Getting a COVID-19 Vaccine

Get Vaccinated

How to book your COVID-19 vaccine appointment and advice about vaccination.

Book a booster

Vaccine boosters protect you from getting very sick with newer variants of COVID-19. Most Victorians have had 2 vaccine doses (a primary course). Once you have had these you can get your third dose, called a ‘booster’. People who have had at least 1 booster are less likely to go to hospital and less likely to die, than people who have had 2 doses.

Everyone aged 16 years and older can have one booster.

Everyone aged 30 years and older can have two boosters. Boosters should be 3 months apart. If you are aged 18 years and older booster doses can be the bivalent vaccine which targets different variants.

All boosters are free for all Victorians. You can get them from your local pharmacy or GP. Find one near you using the Vaccine Clinic Finder

Who can get vaccinated?

The following guide is vaccination doses recommended by age:

  • 5 years and older – you can have 2 doses (primary course)
  • 16 years and older – you can have 2 doses (primary course) and one booster
  • 30 years and older – you can have 2 doses (primary course) and 2 boosters.

People who are pregnant

People who are pregnant are at higher risk of becoming very sick with COVID-19 and can get vaccinated at any point during pregnancy.

People who are trying to get pregnant or are breastfeeding can also get vaccinated.

People with individual health needs

Some children and adults have individual health needs that affect which vaccine they get and how many doses. They may also be able to get additional support to get vaccinated. These groups should speak to their GP or specialist.

They include children and adults with:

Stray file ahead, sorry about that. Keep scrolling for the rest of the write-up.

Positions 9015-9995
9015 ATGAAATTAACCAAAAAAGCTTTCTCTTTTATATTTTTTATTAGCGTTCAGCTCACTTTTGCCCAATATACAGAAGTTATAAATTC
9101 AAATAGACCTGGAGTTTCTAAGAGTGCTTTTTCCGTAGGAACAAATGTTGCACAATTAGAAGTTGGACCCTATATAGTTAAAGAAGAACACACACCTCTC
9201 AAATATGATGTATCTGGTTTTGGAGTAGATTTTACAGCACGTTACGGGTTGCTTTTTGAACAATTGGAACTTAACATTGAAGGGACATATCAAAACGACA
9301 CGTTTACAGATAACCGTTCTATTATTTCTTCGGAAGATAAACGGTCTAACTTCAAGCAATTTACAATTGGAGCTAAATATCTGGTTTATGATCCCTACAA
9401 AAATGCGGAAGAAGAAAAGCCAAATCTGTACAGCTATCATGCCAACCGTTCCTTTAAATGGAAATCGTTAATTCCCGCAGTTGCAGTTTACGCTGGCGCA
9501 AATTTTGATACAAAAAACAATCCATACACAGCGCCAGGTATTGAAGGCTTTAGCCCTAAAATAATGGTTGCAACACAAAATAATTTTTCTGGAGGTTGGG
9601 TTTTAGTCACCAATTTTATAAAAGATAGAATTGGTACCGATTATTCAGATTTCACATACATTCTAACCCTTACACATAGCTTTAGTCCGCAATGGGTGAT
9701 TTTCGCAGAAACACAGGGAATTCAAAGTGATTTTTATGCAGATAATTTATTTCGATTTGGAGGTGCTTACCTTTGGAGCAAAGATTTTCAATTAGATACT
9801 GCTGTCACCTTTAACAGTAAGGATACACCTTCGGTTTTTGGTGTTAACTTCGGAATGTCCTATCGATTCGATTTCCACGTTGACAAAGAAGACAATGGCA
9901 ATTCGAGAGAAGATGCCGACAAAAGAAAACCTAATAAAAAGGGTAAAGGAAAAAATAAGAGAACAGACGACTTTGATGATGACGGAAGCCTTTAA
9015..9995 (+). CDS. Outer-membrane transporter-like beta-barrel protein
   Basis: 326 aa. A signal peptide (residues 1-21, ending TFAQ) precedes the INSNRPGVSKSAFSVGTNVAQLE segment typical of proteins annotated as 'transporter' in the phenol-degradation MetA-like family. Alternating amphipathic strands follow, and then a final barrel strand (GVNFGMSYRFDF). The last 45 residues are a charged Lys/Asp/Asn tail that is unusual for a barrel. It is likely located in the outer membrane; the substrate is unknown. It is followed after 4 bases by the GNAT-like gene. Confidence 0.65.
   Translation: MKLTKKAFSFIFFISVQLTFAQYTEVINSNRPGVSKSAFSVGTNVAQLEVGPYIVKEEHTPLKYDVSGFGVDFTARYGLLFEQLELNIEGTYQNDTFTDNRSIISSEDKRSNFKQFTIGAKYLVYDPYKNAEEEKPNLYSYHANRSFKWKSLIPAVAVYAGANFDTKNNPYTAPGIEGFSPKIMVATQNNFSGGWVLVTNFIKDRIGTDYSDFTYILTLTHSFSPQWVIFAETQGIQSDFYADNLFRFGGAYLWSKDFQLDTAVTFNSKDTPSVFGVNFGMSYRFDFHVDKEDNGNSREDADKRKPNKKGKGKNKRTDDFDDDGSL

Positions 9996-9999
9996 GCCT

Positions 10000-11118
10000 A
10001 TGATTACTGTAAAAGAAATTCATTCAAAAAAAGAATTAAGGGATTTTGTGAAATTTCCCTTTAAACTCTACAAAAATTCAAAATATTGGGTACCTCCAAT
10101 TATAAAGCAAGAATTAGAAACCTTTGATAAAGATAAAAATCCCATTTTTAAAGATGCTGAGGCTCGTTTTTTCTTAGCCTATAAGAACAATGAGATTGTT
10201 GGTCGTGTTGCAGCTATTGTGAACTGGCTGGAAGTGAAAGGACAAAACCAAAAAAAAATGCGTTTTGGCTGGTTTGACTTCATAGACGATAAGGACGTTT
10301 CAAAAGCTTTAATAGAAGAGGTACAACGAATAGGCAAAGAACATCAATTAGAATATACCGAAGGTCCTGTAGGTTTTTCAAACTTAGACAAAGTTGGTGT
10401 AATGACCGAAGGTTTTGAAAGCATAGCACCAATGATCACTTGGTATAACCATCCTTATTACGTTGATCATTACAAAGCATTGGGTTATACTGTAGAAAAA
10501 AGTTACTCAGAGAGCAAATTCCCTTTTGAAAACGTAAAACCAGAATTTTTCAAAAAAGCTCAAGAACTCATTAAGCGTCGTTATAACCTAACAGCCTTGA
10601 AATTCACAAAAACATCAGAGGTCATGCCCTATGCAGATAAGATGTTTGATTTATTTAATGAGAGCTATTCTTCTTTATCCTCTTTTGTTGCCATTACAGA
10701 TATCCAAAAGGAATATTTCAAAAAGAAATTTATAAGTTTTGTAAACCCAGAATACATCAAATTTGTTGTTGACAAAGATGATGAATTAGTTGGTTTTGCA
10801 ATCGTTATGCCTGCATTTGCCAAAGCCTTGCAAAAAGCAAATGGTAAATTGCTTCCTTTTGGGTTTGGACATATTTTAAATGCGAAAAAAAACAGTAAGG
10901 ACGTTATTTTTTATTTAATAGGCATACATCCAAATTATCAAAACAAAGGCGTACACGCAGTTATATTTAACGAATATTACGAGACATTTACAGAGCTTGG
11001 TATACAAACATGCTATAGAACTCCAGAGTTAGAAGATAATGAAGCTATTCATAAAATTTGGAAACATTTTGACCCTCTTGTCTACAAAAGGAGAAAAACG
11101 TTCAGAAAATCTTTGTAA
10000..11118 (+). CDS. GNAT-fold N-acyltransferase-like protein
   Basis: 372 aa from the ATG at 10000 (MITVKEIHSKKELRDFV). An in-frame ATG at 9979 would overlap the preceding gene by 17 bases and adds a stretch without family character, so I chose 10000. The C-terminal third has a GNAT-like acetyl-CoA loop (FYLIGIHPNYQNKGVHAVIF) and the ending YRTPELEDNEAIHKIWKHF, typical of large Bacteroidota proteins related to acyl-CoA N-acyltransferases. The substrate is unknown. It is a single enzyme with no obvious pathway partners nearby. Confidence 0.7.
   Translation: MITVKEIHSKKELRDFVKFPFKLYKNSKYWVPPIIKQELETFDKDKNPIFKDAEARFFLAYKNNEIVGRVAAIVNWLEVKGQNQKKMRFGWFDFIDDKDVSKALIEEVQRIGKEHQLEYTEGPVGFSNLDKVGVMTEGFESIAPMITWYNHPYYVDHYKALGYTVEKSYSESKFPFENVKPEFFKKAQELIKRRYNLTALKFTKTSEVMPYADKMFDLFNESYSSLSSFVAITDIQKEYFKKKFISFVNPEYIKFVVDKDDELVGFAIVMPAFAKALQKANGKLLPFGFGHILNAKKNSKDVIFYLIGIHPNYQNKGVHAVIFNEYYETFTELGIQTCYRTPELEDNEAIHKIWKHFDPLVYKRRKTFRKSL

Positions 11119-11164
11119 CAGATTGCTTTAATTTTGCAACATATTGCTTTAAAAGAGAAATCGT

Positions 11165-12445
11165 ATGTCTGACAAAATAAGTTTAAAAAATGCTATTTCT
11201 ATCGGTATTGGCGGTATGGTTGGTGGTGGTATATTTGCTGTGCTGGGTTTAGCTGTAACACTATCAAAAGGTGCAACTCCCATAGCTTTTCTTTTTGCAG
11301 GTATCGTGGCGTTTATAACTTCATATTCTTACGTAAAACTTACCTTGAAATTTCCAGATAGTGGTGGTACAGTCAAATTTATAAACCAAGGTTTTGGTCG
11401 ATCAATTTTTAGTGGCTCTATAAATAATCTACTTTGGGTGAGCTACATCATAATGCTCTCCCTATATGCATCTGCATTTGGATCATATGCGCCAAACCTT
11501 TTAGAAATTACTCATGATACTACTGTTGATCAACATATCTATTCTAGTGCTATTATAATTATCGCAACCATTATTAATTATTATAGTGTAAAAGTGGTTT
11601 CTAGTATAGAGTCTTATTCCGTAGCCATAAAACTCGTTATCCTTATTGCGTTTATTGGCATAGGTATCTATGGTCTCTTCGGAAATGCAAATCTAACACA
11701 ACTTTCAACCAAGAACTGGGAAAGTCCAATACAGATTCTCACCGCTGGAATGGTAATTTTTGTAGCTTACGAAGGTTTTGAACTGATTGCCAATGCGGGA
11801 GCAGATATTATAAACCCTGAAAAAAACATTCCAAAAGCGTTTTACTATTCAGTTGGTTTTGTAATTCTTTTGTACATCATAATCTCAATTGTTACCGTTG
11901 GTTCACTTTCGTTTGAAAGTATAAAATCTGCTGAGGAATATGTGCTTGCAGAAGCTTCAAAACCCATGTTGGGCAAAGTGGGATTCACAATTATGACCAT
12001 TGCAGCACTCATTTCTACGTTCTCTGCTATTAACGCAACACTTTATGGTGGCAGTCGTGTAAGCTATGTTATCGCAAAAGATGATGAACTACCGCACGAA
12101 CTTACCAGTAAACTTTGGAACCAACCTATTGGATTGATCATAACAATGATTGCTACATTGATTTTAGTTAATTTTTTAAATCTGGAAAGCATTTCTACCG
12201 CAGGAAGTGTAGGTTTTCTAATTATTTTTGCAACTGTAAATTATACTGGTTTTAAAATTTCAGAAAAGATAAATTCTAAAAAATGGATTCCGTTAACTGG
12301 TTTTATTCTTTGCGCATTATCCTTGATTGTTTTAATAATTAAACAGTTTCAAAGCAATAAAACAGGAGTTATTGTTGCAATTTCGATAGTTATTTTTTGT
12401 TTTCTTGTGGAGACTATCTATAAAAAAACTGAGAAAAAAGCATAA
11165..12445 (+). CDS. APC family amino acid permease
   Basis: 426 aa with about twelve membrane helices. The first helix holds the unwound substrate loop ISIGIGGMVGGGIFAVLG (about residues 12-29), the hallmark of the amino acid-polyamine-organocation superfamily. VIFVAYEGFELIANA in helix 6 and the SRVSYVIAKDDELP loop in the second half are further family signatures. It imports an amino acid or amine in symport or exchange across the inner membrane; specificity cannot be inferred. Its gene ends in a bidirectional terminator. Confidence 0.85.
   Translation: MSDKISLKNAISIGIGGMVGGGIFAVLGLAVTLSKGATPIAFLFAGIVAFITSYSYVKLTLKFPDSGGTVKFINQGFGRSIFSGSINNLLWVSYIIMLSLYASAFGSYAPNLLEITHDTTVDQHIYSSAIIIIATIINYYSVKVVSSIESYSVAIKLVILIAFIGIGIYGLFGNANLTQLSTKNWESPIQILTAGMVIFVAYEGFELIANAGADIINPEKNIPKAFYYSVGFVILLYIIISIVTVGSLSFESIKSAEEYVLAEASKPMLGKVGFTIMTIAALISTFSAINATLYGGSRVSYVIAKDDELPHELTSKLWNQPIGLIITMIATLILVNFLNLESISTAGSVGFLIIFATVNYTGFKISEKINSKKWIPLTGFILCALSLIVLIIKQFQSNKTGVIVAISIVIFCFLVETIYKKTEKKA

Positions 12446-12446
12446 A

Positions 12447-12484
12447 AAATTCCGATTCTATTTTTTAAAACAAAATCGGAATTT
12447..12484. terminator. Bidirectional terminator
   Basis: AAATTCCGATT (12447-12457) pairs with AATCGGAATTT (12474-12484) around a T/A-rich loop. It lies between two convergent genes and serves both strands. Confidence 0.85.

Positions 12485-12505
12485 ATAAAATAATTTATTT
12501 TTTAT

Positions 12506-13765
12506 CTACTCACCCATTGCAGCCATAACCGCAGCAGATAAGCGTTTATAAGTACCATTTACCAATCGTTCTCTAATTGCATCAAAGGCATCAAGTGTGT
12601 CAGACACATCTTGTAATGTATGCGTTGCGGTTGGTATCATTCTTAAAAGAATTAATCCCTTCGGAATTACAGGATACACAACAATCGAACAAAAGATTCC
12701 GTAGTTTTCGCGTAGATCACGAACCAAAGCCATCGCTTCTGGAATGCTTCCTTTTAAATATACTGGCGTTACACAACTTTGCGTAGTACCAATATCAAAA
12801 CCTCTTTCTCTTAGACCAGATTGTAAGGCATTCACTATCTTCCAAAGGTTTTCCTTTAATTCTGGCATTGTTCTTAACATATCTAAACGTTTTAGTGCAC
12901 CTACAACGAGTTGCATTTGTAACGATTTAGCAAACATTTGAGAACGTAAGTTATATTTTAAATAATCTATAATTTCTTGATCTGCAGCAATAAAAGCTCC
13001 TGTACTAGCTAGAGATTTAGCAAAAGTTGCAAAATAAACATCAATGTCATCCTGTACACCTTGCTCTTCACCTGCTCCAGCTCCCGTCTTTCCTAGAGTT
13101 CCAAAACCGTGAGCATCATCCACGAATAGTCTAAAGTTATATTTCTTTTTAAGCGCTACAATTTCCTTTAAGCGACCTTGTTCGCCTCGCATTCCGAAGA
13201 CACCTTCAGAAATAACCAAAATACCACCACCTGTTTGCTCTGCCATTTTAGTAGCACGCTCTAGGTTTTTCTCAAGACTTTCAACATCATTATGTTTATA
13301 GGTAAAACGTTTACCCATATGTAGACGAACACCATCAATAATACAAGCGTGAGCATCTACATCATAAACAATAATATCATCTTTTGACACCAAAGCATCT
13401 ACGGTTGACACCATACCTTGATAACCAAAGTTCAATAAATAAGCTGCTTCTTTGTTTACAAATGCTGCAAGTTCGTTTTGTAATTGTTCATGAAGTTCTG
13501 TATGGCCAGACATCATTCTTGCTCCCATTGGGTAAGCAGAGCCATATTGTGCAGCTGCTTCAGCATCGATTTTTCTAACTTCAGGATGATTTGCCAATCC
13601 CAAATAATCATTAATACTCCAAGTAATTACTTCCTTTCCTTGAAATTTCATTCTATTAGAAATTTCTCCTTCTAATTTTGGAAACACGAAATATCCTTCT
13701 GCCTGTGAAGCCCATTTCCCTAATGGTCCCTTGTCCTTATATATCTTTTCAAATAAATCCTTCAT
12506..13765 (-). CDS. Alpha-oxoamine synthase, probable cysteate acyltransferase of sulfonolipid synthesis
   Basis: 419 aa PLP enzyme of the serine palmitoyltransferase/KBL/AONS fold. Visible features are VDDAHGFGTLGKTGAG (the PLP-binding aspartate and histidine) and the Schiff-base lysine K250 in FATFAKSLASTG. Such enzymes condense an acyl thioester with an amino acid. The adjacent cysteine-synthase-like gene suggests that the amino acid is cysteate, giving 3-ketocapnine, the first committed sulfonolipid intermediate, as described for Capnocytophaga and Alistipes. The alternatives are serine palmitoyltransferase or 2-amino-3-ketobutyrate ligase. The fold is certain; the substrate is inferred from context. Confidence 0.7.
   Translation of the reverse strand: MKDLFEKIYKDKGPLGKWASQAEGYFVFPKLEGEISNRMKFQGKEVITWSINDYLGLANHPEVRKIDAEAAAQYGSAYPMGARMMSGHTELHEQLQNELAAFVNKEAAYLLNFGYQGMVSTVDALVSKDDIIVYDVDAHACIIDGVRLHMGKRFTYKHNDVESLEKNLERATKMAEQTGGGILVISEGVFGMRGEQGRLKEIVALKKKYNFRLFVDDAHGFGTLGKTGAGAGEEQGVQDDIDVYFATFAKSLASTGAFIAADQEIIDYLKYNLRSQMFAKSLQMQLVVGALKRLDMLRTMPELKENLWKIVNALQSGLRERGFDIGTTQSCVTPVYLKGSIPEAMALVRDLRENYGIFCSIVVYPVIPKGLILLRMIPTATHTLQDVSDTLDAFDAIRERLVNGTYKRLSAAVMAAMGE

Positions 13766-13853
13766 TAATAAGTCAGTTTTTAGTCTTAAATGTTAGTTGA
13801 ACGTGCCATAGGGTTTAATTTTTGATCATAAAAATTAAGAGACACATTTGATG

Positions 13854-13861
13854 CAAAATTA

• a disability
  • a severely compromised immune system
  • complex or multiple health conditions.

For more information about getting vaccinated for these groups, see Additional vaccination information for specific groups.

Which vaccine can you get?

For your primary course:

  • if aged between 6 months and 11 years, you can choose the Pfizer or Moderna vaccine
  • if aged between 12 and 17 years, you can choose the Pfizer, Moderna or Novavax vaccine
  • if aged 18 years and older, you can choose the Pfizer, Moderna, Novavax or AstraZeneca vaccine.

For booster doses, if eligible:

  • children aged between 5 and 11 years can receive the Pfizer vaccine
  • children aged between 12 and 17 years can choose the Pfizer or Novavax vaccine
  • adults aged 18 years and older can choose the Pfizer, Moderna, Novavax or AstraZeneca vaccine. This includes the Pfizer bivalent and Moderna bivalent vaccines.

Before your appointment

If you have any concerns about your health and getting the COVID-19 vaccine you can:

  • speak to a GP or health professional
  • call the National Coronavirus Helpline on 1800 020 080.

You should bring a face mask, confirmation of your appointment, and a Medicare Card or Individual Healthcare Identifier (IHI) number if you have them.

Tell your provider if you are allergic to any ingredients in any COVID-19 vaccine or have had a severe allergic reaction to other vaccines or medicines in the past.

For more information about the different vaccines and how they work, see About COVID-19 vaccines.

After your appointment

You will be asked to wait 15 minutes after getting a vaccine. This is to make sure you are feeling okay, and the provider can respond to any issues.

For a couple of days after a vaccine you might experience:

  • pain where you had the injection
  • muscle ache
  • headache
  • fever.

These side effects are mild and a sign the vaccine is working. Speak to a GP if they become severe or are not going away after a few days.

All vaccines have a rare risk of severe side effects. Your provider will share what to watch for. If you experience these side effects, you should talk to a GP immediately.

For more information about vaccine side effects see About COVID-19 vaccines.


Reviewed 16 December 2022





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“Help your family stay safe this winter by getting vaccinated for both the flu and COVID-19, getting tested if you have any symptoms and staying home while unwell.” 

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